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JavaScript Bookmarklets

Introduction

Many people have created and freely share accessibility bookmarklets that help to identify and check for specific issues. This page cites a number of collections, in an effort to be comprehensive, although it is likely that some bookmarklets and/or similar functionality are duplicated. You are encouraged to explore options, and choose the bookmarklets that provide a user interface and functionality that suit your workflow.

HTML_CodeSniffer

HTML_CodeSniffer is perhaps the most robust of the bookmarklets currently available. It can be used as a bookmarklet, or you may paste the source code for a page into an edit box, and then run the tool on that code. This is a client-side tool, created entirely in JavaScript, that you may tailor to your testing needs. It can run automated tests against WCAG 2.0 and Section 508.

Jim Thatcher's Favelets for Checking Accessibility

Jim Thatcher, a well-known expert in the accessibility industry, has gathered a significant number of bookmarklets, including contributions from Suzanne Taylor at Pearson. Note that these favelets have since been incorporated into the Web Accessibility Toolbar for Internet Explorer, but they are included here for those who may not use it.

Currently, many of the following Favelets for Checking Accessibility are available; the page provides clear explanations of what each does:

  • Active Images
  • Larger Images
  • Formatting Images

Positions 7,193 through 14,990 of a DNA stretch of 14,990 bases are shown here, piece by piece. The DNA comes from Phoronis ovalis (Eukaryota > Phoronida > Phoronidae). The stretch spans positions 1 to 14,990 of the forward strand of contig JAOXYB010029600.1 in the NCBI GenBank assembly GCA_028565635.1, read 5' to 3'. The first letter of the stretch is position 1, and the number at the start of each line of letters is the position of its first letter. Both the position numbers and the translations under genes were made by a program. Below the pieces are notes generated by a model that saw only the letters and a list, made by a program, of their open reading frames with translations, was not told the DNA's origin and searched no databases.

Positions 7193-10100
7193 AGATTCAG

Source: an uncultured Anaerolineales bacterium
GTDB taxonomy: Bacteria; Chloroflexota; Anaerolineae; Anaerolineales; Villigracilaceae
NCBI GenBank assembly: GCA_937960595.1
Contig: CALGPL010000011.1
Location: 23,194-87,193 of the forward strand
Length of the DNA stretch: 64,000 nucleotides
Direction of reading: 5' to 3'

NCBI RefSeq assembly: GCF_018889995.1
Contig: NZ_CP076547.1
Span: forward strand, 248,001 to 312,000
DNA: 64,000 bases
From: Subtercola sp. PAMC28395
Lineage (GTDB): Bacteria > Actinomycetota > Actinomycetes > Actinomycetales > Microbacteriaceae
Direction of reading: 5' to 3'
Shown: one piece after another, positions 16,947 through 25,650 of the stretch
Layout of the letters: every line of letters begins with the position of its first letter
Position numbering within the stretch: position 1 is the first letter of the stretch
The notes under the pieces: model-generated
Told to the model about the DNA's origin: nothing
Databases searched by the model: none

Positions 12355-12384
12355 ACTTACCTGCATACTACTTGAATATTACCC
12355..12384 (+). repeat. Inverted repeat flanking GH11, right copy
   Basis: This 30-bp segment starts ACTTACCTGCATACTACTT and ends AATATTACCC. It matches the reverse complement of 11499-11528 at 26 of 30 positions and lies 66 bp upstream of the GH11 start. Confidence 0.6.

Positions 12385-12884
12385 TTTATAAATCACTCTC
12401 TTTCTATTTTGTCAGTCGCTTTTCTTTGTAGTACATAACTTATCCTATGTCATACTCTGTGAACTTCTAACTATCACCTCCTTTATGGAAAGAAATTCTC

• Form Labels
  • Data Tables
  • Skip Links
  • Headings
  • ARIA Markup
  • Tabindex
  • Large Text
  • Frames
  • LandMarks
  • Slider

In addition, Jim describes how to install "favelets" in several different browsers.

Miscellaneous Collections

SSB Bart Group's Jonathan Avila discusses How to Create a Favlet for Accessibility Testing, and the a Complex Tables Favlet is one example. Jonathan has also posted an ARIA favlet. &Quot;This Favlet display[s] ARIA roles, states, and properties for the document and any frames in the same domain." The page for SSB Labs includes more bookmarklets that may be handy.

In his Accessibility Bookmarklets blog post, Ted Drake includes items from Yahoo!'s Accessibility Lab and a pointer to various W3C code validation options, among others. Several items here can help with tracking focus and identifying issues with links and buttons.

Zoe Gillenwater, via Bookmarklets for Accessibility Testing, offers two bookmarklets to "reveal whether CSS background images are being used in an inaccessible way on a page."

Heydon Pickering has developed REVENGE.CSS, a bookmarklet that uses selectors to find bad markup.

Finally, in CSS Bookmarklets for Testing and Fixing, Adrian Roselli provides some of what he has created to help him in his work. You will find bookmarklets to:

  • Restore Link Underlines
  • Restore Focus Outlines
  • Find Inline Styles
  • Find Duplicate ARIA Roles
  • Find Missing Alt Attributes
  • Reset Text Size
  • Find Empty Elements
Target Audience: 
Content Creator
Designer
Developer
Last modified: 
June 5, 2015